Sales Process Effectiveness - Some sales teams are so focused on hitting quota that they don’t stop and strategically evaluate their performance until they miss their quarterly forecast and by then it’s too late. Breaking sales goals into shorter, more manageable segments, or “Sprints,” ( a Sprint is anything from one working week to 30 days - in Sales, it’s typically one calendar month) your team can consistently measure and assess their performance, then make small, incremental changes as they learn from each other. It’s this iterative approach that allows you to both fail fast and succeed more quickly. So your sales teams probably do have monthly targets, but how well do they analyse their performance?
In Agile software development, we measure cycle time and impediments. That is the time elapsed from taking a requirement through the development lifecycle, including testing and deployment. We analyse each stage and compare each Sprint to see what worked well, what didn’t work so well and choose one thing to optimise in the next Sprint. We log impediments and the Scrum Master facilitates their removal, end of the story. How often do your sales teams refine and shorten the cycle time?
Translating that into sales, we can each track our sales cycle, analyse the stages, compare results across teams, territories, industry sectors, products etc and learn from the metrics at our regular Retrospectives. The Sales Manager acts as the Scrum Master.
Engaging with Product Development - Effective sales professionals know their prospects’ domain, their challenges and how your product or service helps them. One of their challenges is product knowledge and another is maintaining high-value conversations with prospects throughout a long sales cycle. The Agile product development includes a Review at the end of each Sprint when the Product Owner and Scrum team demonstrate what they have built. Sales attendance at the Sprint Review not only develops a richer understanding of the product itself but also provides a regular opportunity to re-engage with prospects about the latest product increment. That, coupled with high-level discussions about the Product Roadmap (which is NOT a release plan with dates) means that sales teams have more insight, more frequently. They can talk more frequently and more credibly with prospects.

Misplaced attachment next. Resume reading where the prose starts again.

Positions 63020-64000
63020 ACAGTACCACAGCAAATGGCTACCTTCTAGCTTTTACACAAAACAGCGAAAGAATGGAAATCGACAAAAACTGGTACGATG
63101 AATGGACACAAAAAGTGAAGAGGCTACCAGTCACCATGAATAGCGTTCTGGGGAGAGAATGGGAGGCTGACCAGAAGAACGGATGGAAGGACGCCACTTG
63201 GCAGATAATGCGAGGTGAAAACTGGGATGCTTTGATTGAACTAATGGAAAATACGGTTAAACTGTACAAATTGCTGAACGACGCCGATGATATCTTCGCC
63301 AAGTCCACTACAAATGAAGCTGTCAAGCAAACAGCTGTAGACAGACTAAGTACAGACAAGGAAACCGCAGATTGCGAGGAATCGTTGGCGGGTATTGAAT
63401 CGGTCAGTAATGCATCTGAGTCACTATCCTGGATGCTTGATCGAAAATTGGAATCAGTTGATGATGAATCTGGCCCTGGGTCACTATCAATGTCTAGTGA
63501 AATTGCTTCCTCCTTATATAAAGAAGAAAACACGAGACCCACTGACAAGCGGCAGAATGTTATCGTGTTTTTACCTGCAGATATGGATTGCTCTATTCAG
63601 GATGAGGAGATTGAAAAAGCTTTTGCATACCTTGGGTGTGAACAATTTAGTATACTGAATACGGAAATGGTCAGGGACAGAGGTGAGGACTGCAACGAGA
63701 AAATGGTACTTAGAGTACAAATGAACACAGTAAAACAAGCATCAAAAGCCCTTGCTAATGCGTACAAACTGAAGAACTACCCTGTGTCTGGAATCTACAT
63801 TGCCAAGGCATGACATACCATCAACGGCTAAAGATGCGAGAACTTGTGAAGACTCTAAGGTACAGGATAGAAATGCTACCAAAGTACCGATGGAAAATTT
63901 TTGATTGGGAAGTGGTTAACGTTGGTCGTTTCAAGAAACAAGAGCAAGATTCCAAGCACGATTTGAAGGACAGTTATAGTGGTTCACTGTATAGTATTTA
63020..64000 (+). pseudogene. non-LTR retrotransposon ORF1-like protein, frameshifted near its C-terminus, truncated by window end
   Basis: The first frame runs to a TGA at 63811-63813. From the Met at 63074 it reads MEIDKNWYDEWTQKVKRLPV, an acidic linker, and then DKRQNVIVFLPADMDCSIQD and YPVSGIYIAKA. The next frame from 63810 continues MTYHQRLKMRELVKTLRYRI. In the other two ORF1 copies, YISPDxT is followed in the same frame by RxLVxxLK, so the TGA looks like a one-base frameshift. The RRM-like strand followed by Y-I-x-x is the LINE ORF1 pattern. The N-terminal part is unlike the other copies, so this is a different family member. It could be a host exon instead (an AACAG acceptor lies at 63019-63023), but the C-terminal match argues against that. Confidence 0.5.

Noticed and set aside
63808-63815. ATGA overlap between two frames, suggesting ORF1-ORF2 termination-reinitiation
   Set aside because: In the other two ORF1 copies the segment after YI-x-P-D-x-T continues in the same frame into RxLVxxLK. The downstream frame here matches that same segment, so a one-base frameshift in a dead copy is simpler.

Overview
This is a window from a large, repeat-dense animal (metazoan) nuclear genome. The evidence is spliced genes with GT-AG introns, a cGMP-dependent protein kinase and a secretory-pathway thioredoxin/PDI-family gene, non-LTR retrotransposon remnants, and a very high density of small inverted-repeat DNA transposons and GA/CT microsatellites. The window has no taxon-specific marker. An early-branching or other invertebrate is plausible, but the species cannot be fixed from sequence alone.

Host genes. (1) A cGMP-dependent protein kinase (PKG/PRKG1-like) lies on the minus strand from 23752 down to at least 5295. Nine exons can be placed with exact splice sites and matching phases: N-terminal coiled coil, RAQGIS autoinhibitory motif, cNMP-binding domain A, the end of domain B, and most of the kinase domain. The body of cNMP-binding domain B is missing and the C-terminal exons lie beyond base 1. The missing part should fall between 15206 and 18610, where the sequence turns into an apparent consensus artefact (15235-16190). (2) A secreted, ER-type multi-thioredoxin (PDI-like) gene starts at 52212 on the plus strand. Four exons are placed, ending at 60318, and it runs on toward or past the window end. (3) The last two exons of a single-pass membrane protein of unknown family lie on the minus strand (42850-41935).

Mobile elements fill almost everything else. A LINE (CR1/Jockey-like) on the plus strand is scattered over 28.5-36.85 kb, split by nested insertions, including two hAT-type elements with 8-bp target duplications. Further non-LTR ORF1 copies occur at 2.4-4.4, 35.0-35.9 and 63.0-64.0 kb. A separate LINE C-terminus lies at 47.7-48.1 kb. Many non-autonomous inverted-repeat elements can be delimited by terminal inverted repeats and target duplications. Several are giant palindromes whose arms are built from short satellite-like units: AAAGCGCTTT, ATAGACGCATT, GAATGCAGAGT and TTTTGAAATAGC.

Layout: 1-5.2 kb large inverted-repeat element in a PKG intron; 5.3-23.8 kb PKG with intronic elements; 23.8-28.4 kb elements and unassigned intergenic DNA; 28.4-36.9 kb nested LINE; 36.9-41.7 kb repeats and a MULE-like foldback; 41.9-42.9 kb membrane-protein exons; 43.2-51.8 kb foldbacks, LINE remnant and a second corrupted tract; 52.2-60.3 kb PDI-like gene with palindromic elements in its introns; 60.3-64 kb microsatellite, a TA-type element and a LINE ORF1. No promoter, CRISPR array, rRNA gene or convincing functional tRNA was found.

So how do we embed Agile into Sales?
Applying Agile practices such as daily stand-ups, Sprints, and Retrospectives to sales helps teams be more flexible, data-driven, and ultimately, effective. Agile also breaks down internal silos and improves communication leading to more frequent, high-value sales conversations. So how do you start?
Start by mapping your existing sales framework.
Overlay the Scrum framework
Workshop as a team to agree which techniques add value, what you will do differently and how to measure
Agree when in the sales cycle to provide estimates and with what level of accuracy
Test the new framework
Learn from each other and share best practices
Inspect and adapt
Attend product Sprint Reviews and refine messaging to your prospects
Use the Product Roadmap judiciously to communicate to the market and individual prospects
And finally, although it goes without saying, provide market feedback to the Product Owner.
To summarise - smart sales teams are using Agile techniques to refine and improve their sales process, have smarter, more frequent conversations with prospects and ultimately, close more deals. An added bonus is breaking down internal silos. Win-win.